What do you do when your husband dies and leaves you hundreds of unseen masterpieces?

'Stazione Venus de Milo' by Willem Barbieri. Photo: Pauline Barbieri
Ancient civilisation and modern invention come together in Willem Barbieri’s ‘Stazione Venus de Milo’. Photo: Pauline Barbieri

When Willem Barbieri died in 2019, he left his wife with an unusual legacy: over 1000 extraordinary paintings, collages and sketches, created during their life together.

Poet Pauline Barbieri (78) has spent most of lockdown trying to catalogue and photograph the immense body of surrealist-inspired artwork left behind by her late husband Willem (1948-2019) which fills the UK home they once shared. ‘You couldn’t get into bed for the pictures,’ she says. ‘When one painting was finished, he just got up and started a new canvas.’

‘View of Amsterdam from the red light district’. Photo: Pauline Barbieri

Hidden talent

But though the house heaved under the weight of his drawings, sketchbooks, models and paintings, Willem, originally from Rotterdam, kept his extraordinary talent hidden. Even family, who rarely visited the shy artist and his wife, had no idea he had this huge cache of art. ‘My work is to paint, not to show,’ he told Pauline, refusing to exhibit his paintings or take any money for them.

Inspired by Dali, Escher, Bosch, and Brueghel – as well as fellow Rotterdammer Johfra Bosschart – many of Willem’s works combine dream-like visions with a fascination for energy, mechanics and movement. Others feature fantastic re-imaginings of the Netherlands − the ships, fairground and shops of the Delfshaven in West-Rotterdam, for example, his home for the first half of his life.

‘Delfshaven’, one of many paintings inspired by the West-Rotterdam district Willem grew up in. Photo: Pauline Barbieri

Back then, Pauline was busy with her career, the house, and her own poetry and painting, and so found it hard to keep up with all his creations, something she regrets. Now she is busy analysing the pictures and finding names for the many untitled works.

‘I now see how complex these paintings are that don’t even look complex,’ she says. In ‘Delfshaven’, for example, she thinks she recognises his school and the church by the Lage Erfbrug, while the broken buildings may represent the bomb damage from the war.

Pauline is rediscovering how detailed each painting is. Photo: Pauline Barbieri


Though art was his greatest joy, Willem disliked the restriction that came with commercialising it. He lasted just one week in the graphics department at Unilever, refusing to design a sunflower motif for a margarine tub. ‘If I have to paint sunflowers, I’d rather go home and paint my own!’, he told them, and never went back.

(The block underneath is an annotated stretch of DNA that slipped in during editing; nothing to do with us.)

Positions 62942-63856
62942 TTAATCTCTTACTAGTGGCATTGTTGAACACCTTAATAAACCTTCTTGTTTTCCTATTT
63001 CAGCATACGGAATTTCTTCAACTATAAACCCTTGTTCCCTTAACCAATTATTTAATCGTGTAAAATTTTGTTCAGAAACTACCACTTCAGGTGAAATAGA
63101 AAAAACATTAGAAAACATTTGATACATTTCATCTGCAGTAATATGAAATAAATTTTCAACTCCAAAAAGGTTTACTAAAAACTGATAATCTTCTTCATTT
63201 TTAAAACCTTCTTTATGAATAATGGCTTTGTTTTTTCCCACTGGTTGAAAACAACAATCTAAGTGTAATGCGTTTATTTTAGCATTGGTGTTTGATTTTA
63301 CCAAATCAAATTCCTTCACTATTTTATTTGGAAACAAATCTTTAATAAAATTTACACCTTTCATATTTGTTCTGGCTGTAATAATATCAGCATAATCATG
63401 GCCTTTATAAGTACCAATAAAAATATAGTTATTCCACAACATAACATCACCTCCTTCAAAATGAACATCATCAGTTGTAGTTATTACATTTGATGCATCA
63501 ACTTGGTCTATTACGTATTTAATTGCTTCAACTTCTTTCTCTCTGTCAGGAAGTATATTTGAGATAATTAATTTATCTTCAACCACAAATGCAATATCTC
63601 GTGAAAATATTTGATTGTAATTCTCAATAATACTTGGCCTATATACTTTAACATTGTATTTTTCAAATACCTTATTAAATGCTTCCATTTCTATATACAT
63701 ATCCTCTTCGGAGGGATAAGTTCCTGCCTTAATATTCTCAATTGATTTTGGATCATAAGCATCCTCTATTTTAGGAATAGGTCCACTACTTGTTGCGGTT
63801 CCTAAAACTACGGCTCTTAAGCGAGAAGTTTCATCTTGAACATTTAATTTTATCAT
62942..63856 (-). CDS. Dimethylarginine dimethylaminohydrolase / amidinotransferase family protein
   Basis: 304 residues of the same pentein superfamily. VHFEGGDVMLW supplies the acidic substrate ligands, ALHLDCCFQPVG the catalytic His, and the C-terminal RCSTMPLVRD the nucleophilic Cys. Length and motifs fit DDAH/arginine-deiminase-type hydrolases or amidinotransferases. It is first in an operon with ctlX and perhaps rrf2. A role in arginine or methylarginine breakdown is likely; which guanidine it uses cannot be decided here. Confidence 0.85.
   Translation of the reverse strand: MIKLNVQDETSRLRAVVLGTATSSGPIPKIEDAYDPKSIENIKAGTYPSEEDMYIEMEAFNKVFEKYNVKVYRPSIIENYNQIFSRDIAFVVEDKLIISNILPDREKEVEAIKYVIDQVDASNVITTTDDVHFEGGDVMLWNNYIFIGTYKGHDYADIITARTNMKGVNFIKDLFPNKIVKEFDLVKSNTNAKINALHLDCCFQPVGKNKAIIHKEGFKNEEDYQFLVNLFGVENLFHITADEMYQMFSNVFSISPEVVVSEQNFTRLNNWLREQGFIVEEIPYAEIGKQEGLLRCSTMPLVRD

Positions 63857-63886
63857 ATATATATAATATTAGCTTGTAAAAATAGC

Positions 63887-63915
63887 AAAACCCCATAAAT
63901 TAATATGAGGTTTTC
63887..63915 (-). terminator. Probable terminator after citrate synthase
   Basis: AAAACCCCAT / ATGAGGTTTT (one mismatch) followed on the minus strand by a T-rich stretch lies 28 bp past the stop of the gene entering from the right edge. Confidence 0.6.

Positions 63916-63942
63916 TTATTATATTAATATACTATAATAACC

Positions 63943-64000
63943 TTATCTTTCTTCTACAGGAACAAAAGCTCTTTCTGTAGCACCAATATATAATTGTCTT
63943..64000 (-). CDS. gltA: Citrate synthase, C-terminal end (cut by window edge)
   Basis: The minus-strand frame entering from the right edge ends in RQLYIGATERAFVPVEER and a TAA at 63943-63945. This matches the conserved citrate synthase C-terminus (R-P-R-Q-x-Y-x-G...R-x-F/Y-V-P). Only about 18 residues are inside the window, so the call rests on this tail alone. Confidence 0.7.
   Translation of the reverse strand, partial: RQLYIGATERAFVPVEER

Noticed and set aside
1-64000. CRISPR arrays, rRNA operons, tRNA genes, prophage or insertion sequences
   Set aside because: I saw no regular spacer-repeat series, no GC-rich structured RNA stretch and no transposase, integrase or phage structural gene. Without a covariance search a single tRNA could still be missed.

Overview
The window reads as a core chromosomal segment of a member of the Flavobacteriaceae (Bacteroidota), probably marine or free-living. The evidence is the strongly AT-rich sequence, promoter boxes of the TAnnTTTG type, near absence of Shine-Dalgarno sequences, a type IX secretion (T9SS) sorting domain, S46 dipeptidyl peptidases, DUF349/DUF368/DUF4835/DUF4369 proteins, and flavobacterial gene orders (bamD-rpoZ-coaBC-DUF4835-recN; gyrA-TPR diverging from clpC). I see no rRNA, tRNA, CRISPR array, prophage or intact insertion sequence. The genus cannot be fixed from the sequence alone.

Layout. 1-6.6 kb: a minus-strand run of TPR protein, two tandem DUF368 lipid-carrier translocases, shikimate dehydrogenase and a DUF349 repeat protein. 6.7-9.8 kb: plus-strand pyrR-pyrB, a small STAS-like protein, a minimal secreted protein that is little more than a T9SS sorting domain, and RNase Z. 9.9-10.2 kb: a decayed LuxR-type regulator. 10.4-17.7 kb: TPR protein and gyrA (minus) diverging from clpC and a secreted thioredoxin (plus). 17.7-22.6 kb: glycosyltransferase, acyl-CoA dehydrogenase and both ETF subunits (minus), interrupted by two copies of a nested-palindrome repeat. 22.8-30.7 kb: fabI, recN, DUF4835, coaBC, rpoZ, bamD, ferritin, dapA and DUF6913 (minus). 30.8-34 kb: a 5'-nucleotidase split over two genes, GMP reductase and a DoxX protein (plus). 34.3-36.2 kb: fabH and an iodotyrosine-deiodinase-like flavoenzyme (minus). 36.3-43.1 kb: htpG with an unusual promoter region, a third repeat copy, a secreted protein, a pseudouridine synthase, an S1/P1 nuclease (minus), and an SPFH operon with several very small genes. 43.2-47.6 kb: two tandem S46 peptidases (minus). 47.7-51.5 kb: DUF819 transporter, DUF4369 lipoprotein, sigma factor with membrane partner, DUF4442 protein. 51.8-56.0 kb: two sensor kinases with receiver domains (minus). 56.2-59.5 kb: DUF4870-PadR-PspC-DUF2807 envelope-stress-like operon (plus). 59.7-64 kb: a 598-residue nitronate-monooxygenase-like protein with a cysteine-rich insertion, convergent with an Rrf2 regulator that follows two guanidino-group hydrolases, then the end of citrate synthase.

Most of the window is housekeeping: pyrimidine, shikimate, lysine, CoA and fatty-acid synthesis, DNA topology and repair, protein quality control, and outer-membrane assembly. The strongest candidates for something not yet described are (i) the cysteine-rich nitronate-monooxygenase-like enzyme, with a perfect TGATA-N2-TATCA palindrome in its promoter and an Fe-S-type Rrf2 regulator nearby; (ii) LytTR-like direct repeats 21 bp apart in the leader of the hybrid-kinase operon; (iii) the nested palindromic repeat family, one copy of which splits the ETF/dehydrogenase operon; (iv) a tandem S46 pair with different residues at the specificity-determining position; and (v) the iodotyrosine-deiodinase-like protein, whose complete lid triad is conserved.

Instead, says Pauline, he sought the camaraderie of manual work, ‘down with the workers like Brueghel’ − labouring in Rotterdam’s dockyards and factories, scraping barnacles off ships’ hulls or picking onions on the night shift − whatever would put money in his hands at the end of the week.

A move to England − when Pauline, originally from Liverpool, became homesick − only intensified Willem’s productivity. A nonconformist, the Dutch-Italian artist felt at ease in what he saw as ‘a land of eccentrics’, and relished the privacy of their East Sussex home. Compared with their life in the Netherlands, says Pauline, ‘you didn’t have to think about what the neighbours thought too much’.

‘Steal, don’t borrow’. Willem loved to do studies of Dutch masters and was fascinated by machines. Photo: Pauline Barbieri


But as Willem’s creativity flourished, Pauline was secretly suffocating under the volume of work which choked their Victorian terraced house, and the heavy smell of oil, turpentine and linseed which clung to the air. ‘Living with the work was so intense,’ she says. Eventually, a small flat was bought, walking-distance from the main house, and a sanctuary from its mayhem.

As the pair entered old age, conversations about what to do with Willem’s ‘oeuvre’, were short and unsentimental and based on who ‘kicked the bucket’ first. ‘They’re not mine, they’re yours,’ Willem told Pauline − and if Pauline died first, he said he’d ‘just torch the lot’. But she outlived him, and with no children to pass them onto, now faces a dilemma.

A conversation with Willem’s beloved Boijmans van Beuningen museum, in the hope of repatriating the works to Rotterdam, has so far led to nothing concrete; and since Willem had been known to give his paintings away to anyone who saw and liked them, selling them feels untrue to his memory. For Pauline, the value of the collection lies, above all, in demonstrating ‘what a hard creative life can produce’ and ‘letting people see how somebody spent a whole life just dedicated to expressing what they saw and thought and felt each day’.

Pauline and Willem in 1970. Photo: Pauline Barbieri


‘Most widows look at family albums,’ she says, but in her grief, Willem’s works have become an unexpected way of rediscovering their story together. ‘I now see how he saw our life,’ says Pauline, who has spent hour upon hour decoding this cryptic diary expressed through art. She was moved, for example, to see her younger self −with cropped hair and large grey-blue eyes − painted into so many works. ‘I see how much he must have admired me, which goes a long way to compensate for his loss,’ she says.

Having moved to a small flat to get space away from the work, Pauline has found herself dragging the works across town to decorate her blank walls once again. Surrounding herself by the paintings has helped her cope with the solitude of the pandemic and reconstruct memories of her husband. She says: ‘I thought [to myself], how could you not live with these? They gave me such strength.’

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